SXSW 24 Beats Per Second Program showcases music documentaries

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“They Will Have to Kill Us First,” one of the twenty 24 Beats Per Second Program films, follow the members of Malian band Songhoy Blues’ fight to express themselves as they leave their homeland.
Photo Credit: Courtesy of Andy Morgan | Daily Texan Staff

Documentaries probably aren’t the top priority for music badge holders out there, but with films that cover everything from Kurt Cobain to banned music in Mali, you might want to give them some of your attention. The 24 Beats Per Second Program features 20 films all music badge holders can access. The program will premiere the first day of the festival. If you want a break from standing in concert crowds, take a seat in a theater.  Here are four documentaries you’ll likely want to check out.

All Things Must Pass: The Rise and Fall of Tower Records

Russ Solomon originally operated his record shop, Tower Records, in the back of his father’s drugstore. Solomon would eventually expand Tower Records across five continents, establishing the store as a cultural powerhouse. In 1999, the company grossed $1 billion. But just five years later, Solomon filed for bankruptcy. 

“All Things Must Pass” is more than just a story about Solomon’s rise and fall — it’s a commentary on the ever-changing nature of the music industry.  

They Will Have to Kill Us First

When jihadists took control of northern Mali in 2012, they banned most forms of music, leaving musicians to choose between their art careers and their personal safety. In one night, the musicians of Mali became outlaws. The documentary captures Mali’s musicians’ resilience and determination to continue making music, even in secret and behind closed doors.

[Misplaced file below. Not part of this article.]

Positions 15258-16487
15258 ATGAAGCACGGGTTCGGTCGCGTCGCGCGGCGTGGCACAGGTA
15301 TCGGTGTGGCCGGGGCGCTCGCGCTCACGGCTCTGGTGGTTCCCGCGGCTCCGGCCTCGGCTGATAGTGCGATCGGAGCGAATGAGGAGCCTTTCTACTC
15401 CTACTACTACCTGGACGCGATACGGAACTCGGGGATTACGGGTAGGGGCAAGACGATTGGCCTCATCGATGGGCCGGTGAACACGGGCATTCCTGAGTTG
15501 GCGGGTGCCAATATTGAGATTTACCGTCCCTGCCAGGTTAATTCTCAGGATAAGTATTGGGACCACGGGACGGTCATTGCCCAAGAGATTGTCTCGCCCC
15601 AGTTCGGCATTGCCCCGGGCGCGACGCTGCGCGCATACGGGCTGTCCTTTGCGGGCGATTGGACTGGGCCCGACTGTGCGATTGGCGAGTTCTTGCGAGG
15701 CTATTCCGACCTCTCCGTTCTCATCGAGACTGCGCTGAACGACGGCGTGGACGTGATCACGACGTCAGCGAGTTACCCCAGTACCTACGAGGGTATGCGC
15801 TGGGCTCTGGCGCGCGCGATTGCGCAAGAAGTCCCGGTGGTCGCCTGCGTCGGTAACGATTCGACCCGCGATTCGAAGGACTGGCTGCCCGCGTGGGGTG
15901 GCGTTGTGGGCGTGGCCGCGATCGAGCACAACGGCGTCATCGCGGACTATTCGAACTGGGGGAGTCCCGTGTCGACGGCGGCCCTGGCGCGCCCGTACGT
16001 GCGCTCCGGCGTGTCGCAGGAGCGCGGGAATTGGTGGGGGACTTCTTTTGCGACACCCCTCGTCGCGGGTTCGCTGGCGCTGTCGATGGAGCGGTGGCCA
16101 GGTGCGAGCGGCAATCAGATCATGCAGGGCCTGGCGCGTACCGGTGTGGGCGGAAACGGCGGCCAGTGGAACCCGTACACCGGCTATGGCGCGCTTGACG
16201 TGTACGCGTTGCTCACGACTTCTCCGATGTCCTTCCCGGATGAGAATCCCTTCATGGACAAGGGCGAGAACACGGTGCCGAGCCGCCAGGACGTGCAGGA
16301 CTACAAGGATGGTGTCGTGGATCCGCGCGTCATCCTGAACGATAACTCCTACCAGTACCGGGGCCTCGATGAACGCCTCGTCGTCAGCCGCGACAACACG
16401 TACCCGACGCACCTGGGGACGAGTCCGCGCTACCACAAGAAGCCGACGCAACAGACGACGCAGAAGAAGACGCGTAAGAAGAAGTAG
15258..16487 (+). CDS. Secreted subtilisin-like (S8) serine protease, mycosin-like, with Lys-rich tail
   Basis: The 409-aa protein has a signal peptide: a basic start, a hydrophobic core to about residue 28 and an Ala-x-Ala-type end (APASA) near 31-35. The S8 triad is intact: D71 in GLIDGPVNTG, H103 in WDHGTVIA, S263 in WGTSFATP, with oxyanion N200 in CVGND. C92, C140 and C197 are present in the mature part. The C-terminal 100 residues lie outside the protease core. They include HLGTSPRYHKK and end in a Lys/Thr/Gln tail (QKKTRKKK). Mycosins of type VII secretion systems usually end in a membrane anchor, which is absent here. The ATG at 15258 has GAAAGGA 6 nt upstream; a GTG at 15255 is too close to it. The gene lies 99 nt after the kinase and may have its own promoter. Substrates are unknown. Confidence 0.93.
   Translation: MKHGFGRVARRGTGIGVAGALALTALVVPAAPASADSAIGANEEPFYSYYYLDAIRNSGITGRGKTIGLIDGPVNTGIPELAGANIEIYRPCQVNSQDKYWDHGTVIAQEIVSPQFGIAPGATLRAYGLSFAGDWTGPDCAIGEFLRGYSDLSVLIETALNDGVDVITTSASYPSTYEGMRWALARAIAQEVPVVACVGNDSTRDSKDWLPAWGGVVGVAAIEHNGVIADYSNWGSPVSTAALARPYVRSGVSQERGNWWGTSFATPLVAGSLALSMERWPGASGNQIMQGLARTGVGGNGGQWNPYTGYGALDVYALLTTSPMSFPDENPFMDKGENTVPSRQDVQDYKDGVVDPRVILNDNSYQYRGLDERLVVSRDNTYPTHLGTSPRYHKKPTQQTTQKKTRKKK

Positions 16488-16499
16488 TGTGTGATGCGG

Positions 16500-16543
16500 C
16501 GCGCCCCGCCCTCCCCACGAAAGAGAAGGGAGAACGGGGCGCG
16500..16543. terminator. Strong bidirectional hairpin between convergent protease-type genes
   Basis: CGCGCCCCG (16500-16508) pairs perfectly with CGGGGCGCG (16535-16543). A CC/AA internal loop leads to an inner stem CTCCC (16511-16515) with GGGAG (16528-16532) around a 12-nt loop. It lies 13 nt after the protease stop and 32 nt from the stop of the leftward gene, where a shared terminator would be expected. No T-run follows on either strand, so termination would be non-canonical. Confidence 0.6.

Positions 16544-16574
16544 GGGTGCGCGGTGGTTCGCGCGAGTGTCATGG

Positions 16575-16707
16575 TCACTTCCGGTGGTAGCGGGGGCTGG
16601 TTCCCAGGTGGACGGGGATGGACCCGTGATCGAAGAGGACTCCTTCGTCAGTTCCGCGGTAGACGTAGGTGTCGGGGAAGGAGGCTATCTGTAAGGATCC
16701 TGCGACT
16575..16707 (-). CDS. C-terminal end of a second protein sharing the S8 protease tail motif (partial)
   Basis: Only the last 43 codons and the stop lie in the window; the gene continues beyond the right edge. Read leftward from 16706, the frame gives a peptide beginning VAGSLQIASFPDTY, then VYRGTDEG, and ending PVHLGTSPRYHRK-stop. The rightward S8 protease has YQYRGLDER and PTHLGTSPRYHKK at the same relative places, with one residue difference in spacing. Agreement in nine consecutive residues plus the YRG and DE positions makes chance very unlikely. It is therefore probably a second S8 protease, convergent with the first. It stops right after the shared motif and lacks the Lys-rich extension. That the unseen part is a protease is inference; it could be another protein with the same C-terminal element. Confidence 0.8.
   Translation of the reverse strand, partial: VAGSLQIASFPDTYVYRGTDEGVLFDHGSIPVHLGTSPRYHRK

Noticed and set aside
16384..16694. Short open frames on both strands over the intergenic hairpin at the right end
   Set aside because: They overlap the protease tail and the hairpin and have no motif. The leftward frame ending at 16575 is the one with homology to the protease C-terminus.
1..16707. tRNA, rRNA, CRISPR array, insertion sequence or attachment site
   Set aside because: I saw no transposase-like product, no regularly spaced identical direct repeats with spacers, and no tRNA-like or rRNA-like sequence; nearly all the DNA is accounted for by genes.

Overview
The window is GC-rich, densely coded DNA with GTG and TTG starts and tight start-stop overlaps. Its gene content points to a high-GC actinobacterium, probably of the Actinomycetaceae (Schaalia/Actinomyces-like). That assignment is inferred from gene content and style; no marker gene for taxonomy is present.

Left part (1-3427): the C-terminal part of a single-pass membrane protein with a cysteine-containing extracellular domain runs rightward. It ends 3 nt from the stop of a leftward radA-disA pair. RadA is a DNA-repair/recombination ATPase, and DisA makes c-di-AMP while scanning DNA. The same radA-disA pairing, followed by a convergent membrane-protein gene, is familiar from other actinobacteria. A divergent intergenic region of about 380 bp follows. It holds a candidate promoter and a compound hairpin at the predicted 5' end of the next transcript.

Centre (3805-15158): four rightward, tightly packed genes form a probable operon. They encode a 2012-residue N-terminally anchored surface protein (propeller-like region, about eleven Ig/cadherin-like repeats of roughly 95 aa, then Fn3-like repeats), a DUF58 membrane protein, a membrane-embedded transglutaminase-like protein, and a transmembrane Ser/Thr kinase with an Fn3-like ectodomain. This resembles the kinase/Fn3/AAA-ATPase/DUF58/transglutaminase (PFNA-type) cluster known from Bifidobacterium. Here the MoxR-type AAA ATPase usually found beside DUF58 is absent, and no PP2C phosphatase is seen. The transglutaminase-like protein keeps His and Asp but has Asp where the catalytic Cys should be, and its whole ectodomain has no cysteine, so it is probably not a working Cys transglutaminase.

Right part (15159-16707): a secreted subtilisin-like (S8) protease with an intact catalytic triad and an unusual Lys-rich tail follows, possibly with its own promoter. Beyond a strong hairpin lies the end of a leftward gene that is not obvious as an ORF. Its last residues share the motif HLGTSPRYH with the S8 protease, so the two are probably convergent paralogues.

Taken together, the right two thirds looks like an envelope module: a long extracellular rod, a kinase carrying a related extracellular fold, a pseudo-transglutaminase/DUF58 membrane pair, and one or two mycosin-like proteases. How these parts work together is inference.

Follow Malian band Songhoy Blues as they fight to express themselves at risk of their own lives.

Montage of Heck

Eight years ago, director Brett Morgan set out to “reintroduce” Kurt Cobain to the world. After combing through home movies, drawings, recordings and journals, Morgan assembled his documentary, “Montage of Heck.” Morgan doesn’t shy away from Cobain’s personal battles with depression and addiction, but he also takes care to include funny and touching moments of Cobain’s life, leaving the audience with a complete and honest portrayal of the iconic musician.   

The film features never-before-heard audio diary recordings, read by Cobain’s family and friends. These hidden artifacts of Cobain’s life will shatter some of the many myths that still revolve around the troubled Nirvana frontman. 

Danny Says

From discovering The Ramones to becoming Jim Morrison’s sworn enemy, Danny Fields has had a whirlwind of a life. For decades, Fields worked as a journalist and then music industry executive, eventually earning himself the title “godfather of punk.” In the documentary “Danny Says,” the behind-the-scenes player finally goes under the spotlight himself. 

Audiences will follow Fields’ transition from Harvard to Datebook Magazine, where he made John Lennon’s “bigger than Jesus” comment famous. After Datebook, Fields went on to discover The Ramones, The Velvet Underground and Iggy Pop, making this film a must-see for punk rock aficionados.